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Opinions of Friday, 20 July 2018

Columnist: Ugolee Emmanuel/Facebook

Ugolee Emmanuel writes: How my Nigerian accent saved my life in Baltimore

Here is the scenario from yesterday at 1:30pm but before that, you know I live in Baltimore city, Maryland where the world's number one hospital John Hopkins happens to be. It's a pleasure and a privilege to have the world's best doctors look after you but sadly, the FBI a few months ago declared Baltimore Americas most violent city.

There is a death every day in Baltimore. Only once in the last year did she celebrate 3 straight days of no killings in the city. 3 deaths were recorded on the 4th day.

In 1995, I was in the world's 2nd most violent university (Enugu State university) aka E shoot, aka war college. So I know the rules to survival. e.g.

Mind your business,

Watch your associates,

Remember women are the quickest way to die, No late night movements etc.

And I very gladly refreshed my caution skills.

Yesterday however, the city confronted me with its nature unannounced.

Driving to my car insurance office, I noticed a diversion from a police road block on Belair road. Not knowing the city much, I depend a lot on GPS for movement and so quickly followed the re-routing instructions. It took me thru two left turns and led me right back to the road that was blocked.

At this point, I saw 2 dead bodies on the road and so many police vehicles. Not a nice sight. I put my car on reverse and dear GPS said to move straight. As I kept moving, the road got narrower. Then it suddenly stops. Dead end. And GPS says : make a "U Turn".

Having turned around, I was in a fix because the route ahead was blocked by cops and the one I came in through was a one way drive. See wahala. I parked to think for a second when it started to rain cats and dogs with a few anthelops.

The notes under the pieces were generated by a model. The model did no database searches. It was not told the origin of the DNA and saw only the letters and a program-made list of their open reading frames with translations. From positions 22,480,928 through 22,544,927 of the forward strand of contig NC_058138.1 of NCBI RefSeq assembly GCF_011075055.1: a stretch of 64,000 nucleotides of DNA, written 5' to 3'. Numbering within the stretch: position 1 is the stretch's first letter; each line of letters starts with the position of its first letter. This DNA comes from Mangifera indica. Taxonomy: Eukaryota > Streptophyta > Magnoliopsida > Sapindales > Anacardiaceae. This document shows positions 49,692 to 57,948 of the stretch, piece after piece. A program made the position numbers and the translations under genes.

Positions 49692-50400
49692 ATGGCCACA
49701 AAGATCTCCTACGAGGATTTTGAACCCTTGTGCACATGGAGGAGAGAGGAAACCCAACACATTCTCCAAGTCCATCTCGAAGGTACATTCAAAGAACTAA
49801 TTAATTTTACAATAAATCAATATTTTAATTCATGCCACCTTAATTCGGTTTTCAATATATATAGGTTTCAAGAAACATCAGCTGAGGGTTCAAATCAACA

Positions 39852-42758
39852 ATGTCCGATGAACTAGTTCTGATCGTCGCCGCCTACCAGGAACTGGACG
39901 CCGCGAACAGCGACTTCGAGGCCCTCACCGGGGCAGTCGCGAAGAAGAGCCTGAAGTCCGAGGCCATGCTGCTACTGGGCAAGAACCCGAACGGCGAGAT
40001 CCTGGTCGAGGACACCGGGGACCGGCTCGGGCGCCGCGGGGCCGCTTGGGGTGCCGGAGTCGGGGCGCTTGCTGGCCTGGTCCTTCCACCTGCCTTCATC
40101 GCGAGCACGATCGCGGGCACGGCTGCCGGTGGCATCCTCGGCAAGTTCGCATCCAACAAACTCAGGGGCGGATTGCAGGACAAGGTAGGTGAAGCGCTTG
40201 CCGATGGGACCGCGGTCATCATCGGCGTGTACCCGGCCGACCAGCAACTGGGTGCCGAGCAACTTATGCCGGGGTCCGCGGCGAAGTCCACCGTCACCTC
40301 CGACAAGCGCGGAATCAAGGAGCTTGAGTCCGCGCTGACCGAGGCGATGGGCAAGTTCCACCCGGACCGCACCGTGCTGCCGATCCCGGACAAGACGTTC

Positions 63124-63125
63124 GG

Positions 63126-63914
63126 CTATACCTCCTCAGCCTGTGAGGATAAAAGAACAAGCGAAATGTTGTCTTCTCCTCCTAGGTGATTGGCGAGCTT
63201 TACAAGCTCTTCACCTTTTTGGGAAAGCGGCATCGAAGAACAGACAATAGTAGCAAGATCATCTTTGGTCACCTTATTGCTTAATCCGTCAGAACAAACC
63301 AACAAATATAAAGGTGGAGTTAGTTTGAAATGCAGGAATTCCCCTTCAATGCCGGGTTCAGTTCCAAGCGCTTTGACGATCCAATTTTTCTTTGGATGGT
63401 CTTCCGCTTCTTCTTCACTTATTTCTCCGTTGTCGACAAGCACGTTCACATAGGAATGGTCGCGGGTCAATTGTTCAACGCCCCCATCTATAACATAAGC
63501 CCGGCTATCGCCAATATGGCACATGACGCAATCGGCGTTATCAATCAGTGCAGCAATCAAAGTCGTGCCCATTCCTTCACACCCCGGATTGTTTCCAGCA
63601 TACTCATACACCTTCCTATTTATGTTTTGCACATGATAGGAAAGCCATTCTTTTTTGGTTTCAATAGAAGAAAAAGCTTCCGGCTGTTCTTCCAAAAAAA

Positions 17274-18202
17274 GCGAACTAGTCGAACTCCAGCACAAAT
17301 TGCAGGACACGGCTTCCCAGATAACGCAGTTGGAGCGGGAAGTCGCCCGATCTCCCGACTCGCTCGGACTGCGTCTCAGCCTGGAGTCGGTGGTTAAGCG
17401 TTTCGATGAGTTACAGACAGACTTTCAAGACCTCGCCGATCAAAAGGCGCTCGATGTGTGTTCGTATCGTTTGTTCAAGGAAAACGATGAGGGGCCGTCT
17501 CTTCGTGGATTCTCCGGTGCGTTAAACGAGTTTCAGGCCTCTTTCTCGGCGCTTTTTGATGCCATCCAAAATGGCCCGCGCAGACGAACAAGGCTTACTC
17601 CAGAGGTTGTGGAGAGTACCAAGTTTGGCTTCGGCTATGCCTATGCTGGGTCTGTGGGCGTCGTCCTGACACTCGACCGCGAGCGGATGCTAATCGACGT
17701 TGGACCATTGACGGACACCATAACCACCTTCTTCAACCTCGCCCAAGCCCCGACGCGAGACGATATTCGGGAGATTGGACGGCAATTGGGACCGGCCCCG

Just when I was thinking "O dear! What a day." I hear a loud bang on my car. Before I could look behind, another bang with metal on my glass. "Down Down" the massive fellow said. Not time to argue so quietly wound down. Gun straight to my chin. Pushing my head back words. "What you looking for?" He asked.

Ol boy! I died. Fingers having a tremor party on my stirring. I opened my mouth in my deepest naija accent and most incoherent sentence I have ever made came out: "l..l.. l am lost. Police block ahead. One way on left. Please which way is best?"

Then the bearded guy bent over to look at me and said with a far less aggressive tone "You ain from around here?" Ah. Me ke? Around where. "No No. Africa. From Africa" I said. Then he points me in another direction after warning me to stay off an alley next time.

I thanked him and sped off. Took awhile to realize that I was still getting wet from the wound down glass. I went straight home to finish the prayer I was mumbling in the car.

I can just imagine if I had gotten used to the "wanna gonna" and laid it on him. Making it hard for him to tell where I was from? Na so "Phurne' " for just kill me for nothing.

Abeg o. Don't be surprised if you call me and I sound like someone straight out of Wakanda. In fact, I doubt if "Emmanuel" is African enough for a name here. You may add the sound Wamba Umba to my name. Just so you know where I am from. Lol

But on a serious note. I have never been one to think that adopting an FAA (Foreign Acquired Accent) is an achievement of any sort.

Personally, I feel a lot of people can quickly tell the bootleg version of accents and often hold their laughs in as you amuse them with a go at sounding foreign.

I agreed completely with Jay Jay Okocha who told the then President Good luck Jonathan on a lighter note that he and Nwankwo Kanu deserved the MON award for being the only two footballers to spend almost 20years across the world and return with their thick igbo accents intact.

It's a thing of pride to sound like you. It has great advantages. Many times people find it attractive and sexy. Lol. Yes. You should see my mouth open when I listen to a South African girl mixing English with her language in her thick accent. Oh and whenever the clicking sound drops. I'm gone.

Anyway, I found a completely new advantage to my Nigerian accent yesterday. One I would never forget. It saved my life.